The medical world is still researching the exact cause of phantom limb pain. This pain occurs when you have a body part removed, but you still feel discomfort in that area. Mastectomies and limb removal procedures often precede phantom limb pain. Speak to your doctor about this pain if it does occur. Currently, medical professionals use a mixture of different treatment options to ward off this frustrating pain.
You might have physical therapy and medications added to your treatment, for example. Some doctors even incorporate nerve therapy into pain management for phantom limbs. It’s important to remember that any pain you feel is real, and it should be brought up with a doctor. Your caregiver can use that information to further your treatment.Show Less
When you sleep, your body focuses on healing itself. Although sleep doesn’t heal your illness, rest does ward off some of your daily pain. However, you might deal with insomnia caused by diagnosis stress. As a result, you feel more pain as insomnia continues. Ideally, add any restless nights to your pain diary, so that your doctor can treat you appropriately. They may have some solutions to help you rest soundly.Show Less
Pain isn’t directly caused by mental anguish, but it can be exasperated by it. It’s understandable if you’re worried or anxious about your prognosis. Dealing with mortality on a personal level is a serious subject. You might feel mad, scared, alone, and hopeless all at one time. All of these conflicting emotions can make your pain seem worse than it really is. When you feel overwhelmed by your predicament, talking about it is the first step toward some mental relief.
Choose a trusted family member or friend to talk to or consult with a mental health professional. No patient can face every challenge alone.
Additional Support for Cancer Patients:
Speak to your doctor about finding a mental health professional who specializes in cancer patients. In some cases, you might need a one-on-one meeting with a professional to dive deeper into your problems. Psychiatrists are there to listen and offer support whenever necessary. In fact, you can find pain relief within these sessions just by discussing your feelings. The professional may find it necessary to prescribe antidepressants to help you deal with a cancer diagnosis.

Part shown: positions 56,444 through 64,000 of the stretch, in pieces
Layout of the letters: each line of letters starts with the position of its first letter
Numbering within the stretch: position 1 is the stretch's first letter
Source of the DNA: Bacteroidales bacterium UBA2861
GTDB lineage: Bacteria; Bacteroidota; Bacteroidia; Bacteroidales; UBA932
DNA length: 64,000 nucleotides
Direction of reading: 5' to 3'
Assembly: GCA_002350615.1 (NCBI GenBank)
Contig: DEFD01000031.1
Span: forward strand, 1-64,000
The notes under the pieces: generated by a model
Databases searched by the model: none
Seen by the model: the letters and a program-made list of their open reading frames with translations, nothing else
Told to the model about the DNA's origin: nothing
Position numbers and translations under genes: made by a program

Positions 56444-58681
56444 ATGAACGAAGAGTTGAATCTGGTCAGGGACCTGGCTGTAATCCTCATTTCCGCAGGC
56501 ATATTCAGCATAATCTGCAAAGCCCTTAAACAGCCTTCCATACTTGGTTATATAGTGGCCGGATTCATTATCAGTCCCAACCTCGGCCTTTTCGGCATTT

It’s even possible for your doctor and mental health professional to work together for your overall pain relief. When your mind and body are treated with the proper medications, you’ll perceive less pain as a result. Regularly update your doctor about your psychiatric sessions, so that your treatment progresses at a steady pace. With mental relief comes acceptance of your situation and possible hope for remission.Show Less
Cancer is a widespread disease that can affect nearly any part of the body. You might know people who seem perfectly healthy, but they’re currently fighting a cancer diagnosis. These individuals may be in mild, moderate, or severe pain because cancer affects everyone differently. A tumor might grow large and press against organs, for example. Nerve and blood vessel pain are common because of multiple cancerous tumors growing throughout the body. When a patient has metastasized, cancer can even clog blood vessels. In addition, pain levels are often defined by the cancer stage. A terminal patient in stage 4 breast cancer will usually be in more pain than a stage 1 patient.
Your pain doesn’t have to be directly caused by cancer itself, either. Strong treatments, from biopsies to chemotherapy, create painful conditions for your body as it heals afterward. In these cases, your pain relief might be a slow process because the body is trying to fight cancer and recover from a stressful surgery simultaneously. Pain can also be related to your psychological health. Worries over the disease and other concerns can easily create headaches and body aches.Show Less
You might notice at times that you are in more pain than usual (such as at the end of a tiring day or as a result of certain activities). If you notice that certain activities contribute to your pain or that you feel worse at certain times of the day, medication can be taken prior to the activity (or time of day) to help prevent the pain from occurring. Always be sure to follow your doctor’s instructions.Show Less